Bring back the real arch
The Reno Arch is in the news. There is a debate over whether it should remain neon or go to LED. The city council has voted for a new color scheme.
We’d like to cut through how to tinker with the current arch with an entirely different suggestion: Take it down and put the original Reno arch back.
The 1963 decision to take the original arch down was a mistake. It was sold to the public as a more modern approach, just as one of the original ideas for naming the Pioneer Center was to call it the Apollo Center, after the then-current moon landing project, and just as LED lighting today is supposed to be more modern than neon. Sometimes we confuse for progress ideas which are really only change.
But what the city got was the second Reno arch, known informally as the Jetsons arch. It was never wildly popular and wore out its welcome fast. But it hung on for years, no one in authority willing to say out loud what so many felt, that it had been a mistake to replace the original, that its replacement rapidly became dated like modernist 1960s living room furniture. It was replaced after 23 years. The original arch had been in place for 40 years.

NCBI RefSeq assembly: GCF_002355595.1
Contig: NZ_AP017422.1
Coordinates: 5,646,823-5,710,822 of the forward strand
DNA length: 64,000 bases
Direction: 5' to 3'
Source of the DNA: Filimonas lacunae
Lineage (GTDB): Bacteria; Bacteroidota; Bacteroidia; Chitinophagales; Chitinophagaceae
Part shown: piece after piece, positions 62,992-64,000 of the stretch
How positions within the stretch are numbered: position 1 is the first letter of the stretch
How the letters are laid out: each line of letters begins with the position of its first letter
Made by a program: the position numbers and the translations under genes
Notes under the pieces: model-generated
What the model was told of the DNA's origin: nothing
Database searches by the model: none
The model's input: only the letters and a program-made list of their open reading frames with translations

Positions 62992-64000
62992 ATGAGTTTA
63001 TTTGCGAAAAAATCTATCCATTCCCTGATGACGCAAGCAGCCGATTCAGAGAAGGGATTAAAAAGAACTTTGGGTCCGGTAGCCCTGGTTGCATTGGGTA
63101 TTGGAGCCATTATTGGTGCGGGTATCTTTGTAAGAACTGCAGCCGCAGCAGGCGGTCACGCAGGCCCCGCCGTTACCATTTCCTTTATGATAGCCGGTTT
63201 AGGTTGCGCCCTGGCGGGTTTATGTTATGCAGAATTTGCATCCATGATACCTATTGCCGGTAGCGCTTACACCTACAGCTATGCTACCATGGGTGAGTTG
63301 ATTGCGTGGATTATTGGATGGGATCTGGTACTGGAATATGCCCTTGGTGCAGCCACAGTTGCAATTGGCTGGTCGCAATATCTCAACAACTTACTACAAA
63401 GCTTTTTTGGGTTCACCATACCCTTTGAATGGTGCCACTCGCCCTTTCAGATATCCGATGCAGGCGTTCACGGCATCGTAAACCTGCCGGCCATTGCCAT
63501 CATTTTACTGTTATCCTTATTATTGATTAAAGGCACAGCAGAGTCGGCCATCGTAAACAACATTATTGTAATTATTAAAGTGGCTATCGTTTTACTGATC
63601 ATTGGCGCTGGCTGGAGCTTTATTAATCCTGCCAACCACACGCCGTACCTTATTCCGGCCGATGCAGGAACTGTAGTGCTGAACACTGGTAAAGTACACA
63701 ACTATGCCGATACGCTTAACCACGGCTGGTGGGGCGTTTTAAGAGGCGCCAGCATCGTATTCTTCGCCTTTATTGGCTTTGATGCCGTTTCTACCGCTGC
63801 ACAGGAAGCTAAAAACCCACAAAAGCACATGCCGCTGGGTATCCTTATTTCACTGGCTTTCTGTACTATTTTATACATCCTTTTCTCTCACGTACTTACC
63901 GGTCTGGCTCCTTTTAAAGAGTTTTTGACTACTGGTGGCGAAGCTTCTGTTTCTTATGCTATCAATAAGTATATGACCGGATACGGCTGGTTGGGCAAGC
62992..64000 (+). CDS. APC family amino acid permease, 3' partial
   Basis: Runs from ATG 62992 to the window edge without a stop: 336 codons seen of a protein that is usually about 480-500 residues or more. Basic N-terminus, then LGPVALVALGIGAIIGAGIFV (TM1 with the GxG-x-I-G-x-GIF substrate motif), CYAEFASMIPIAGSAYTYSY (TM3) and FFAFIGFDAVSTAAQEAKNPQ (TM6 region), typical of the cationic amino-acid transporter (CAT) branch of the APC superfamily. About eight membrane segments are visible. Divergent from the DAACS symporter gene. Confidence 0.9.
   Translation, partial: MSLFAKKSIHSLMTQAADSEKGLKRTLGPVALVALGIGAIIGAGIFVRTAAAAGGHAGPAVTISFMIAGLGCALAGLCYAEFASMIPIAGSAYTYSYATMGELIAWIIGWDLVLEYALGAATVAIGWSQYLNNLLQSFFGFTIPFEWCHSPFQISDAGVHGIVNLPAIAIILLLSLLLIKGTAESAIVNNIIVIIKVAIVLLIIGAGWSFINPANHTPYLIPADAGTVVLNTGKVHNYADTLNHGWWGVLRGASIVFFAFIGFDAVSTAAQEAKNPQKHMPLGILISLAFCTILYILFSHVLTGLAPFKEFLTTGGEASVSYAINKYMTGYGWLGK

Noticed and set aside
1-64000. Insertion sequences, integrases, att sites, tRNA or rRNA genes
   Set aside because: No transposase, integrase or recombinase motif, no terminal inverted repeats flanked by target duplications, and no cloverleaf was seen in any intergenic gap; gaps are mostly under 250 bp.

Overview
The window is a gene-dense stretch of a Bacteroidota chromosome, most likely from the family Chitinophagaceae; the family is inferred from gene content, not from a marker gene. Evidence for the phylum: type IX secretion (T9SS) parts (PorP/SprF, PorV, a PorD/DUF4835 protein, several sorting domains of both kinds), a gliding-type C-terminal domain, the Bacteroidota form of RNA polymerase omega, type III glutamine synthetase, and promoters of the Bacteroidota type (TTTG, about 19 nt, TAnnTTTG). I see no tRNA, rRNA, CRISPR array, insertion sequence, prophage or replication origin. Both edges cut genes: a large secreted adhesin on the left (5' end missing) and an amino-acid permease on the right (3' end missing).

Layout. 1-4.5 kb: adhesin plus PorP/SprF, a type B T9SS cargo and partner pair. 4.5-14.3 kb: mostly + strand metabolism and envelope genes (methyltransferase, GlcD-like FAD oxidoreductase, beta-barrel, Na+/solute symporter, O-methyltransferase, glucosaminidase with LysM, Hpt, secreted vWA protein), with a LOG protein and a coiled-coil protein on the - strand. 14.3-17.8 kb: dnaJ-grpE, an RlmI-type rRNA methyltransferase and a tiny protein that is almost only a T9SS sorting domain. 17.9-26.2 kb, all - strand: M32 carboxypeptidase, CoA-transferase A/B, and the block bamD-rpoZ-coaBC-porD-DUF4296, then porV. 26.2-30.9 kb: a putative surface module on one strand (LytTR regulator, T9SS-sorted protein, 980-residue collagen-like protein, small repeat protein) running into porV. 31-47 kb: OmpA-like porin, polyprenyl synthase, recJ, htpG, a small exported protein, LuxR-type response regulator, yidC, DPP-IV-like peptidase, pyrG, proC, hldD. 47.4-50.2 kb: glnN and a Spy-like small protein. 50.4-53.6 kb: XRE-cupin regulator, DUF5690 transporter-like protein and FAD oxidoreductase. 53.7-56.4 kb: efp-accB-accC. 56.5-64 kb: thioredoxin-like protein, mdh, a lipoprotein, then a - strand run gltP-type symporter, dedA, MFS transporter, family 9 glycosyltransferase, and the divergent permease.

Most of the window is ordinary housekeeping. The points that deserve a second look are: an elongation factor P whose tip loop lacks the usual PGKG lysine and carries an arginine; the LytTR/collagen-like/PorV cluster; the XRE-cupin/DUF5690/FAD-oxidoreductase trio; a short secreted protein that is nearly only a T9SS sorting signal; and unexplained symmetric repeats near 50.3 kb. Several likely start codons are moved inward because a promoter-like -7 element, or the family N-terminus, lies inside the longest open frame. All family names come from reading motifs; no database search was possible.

The third arch, installed in 1987, had a basic design flaw—it resembled the casinos’ signs behind it, with the result that it blends into its backdrop instead of standing out, as the original arch did.
The original arch was built in 1926 as part of the Transcontinental Highway Exposition in Reno, for which Idlewild Park was created. After being removed in 1963, the arch drifted around town—to Idlewild Park, then Paradise Park, then into storage, now at the Harrah’s Auto Museum.
The third arch has been in place for 30 years and it can hardly be described as beloved. It is adequate, it does the job, but not much more.
The original arch, by contrast, is a retro design in a time when retro is in, and the simple fact of it being returned to its home would alone bring wide publicity and attention to the city.